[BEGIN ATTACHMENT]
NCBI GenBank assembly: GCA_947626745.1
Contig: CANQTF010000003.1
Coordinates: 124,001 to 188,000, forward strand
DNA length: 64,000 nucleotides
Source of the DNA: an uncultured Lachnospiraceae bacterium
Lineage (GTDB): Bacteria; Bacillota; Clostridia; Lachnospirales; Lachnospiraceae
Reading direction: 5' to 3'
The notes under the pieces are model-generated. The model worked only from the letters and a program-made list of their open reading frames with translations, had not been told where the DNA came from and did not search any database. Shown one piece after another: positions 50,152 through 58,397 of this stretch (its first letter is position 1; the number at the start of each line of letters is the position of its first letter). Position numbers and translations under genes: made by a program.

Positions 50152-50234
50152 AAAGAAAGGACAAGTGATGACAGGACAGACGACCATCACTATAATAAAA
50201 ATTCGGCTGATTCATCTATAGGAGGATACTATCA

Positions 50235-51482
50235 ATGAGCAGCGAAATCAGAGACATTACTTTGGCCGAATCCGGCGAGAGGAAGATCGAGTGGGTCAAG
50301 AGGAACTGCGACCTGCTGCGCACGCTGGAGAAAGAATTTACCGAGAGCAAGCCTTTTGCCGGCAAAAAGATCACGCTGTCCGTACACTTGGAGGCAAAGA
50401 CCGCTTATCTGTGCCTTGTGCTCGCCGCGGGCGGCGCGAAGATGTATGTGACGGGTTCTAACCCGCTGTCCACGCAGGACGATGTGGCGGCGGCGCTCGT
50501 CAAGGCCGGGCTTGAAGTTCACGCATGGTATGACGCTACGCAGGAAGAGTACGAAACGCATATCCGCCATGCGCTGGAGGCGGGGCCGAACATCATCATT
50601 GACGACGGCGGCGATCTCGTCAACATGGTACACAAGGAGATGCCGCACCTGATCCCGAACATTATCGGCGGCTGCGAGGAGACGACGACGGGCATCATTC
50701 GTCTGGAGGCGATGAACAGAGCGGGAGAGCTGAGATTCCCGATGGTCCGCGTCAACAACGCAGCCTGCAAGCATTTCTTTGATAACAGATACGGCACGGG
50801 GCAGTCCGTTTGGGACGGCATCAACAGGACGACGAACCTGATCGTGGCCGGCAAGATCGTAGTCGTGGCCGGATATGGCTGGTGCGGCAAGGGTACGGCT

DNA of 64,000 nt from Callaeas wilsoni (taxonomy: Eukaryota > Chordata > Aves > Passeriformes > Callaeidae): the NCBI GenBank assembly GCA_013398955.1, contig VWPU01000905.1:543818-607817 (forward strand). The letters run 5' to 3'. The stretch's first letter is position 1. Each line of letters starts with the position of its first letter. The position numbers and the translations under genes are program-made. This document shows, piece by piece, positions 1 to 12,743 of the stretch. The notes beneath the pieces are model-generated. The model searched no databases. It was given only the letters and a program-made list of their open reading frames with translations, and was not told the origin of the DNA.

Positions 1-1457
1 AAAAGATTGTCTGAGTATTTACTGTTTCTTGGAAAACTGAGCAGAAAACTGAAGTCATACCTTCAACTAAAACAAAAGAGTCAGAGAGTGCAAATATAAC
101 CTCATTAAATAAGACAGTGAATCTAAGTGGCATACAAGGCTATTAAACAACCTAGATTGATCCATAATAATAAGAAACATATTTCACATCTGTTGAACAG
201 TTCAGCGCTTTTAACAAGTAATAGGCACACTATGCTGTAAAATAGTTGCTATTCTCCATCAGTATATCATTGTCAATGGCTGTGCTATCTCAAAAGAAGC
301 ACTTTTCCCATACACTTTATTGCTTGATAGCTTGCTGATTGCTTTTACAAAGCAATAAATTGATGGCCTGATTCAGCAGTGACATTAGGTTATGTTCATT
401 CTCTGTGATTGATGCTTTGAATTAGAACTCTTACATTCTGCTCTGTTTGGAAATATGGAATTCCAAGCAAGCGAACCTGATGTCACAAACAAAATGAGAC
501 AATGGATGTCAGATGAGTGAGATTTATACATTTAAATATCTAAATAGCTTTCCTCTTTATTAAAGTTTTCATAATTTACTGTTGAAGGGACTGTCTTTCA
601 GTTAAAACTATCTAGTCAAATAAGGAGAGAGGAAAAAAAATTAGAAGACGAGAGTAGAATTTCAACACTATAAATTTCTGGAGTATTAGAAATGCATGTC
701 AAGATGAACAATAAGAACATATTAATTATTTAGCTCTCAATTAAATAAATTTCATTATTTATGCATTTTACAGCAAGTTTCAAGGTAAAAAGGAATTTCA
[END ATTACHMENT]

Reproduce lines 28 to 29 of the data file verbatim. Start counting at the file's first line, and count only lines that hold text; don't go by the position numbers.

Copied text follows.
601 GTTAAAACTATCTAGTCAAATAAGGAGAGAGGAAAAAAAATTAGAAGACGAGAGTAGAATTTCAACACTATAAATTTCTGGAGTATTAGAAATGCATGTC
701 AAGATGAACAATAAGAACATATTAATTATTTAGCTCTCAATTAAATAAATTTCATTATTTATGCATTTTACAGCAAGTTTCAAGGTAAAAAGGAATTTCA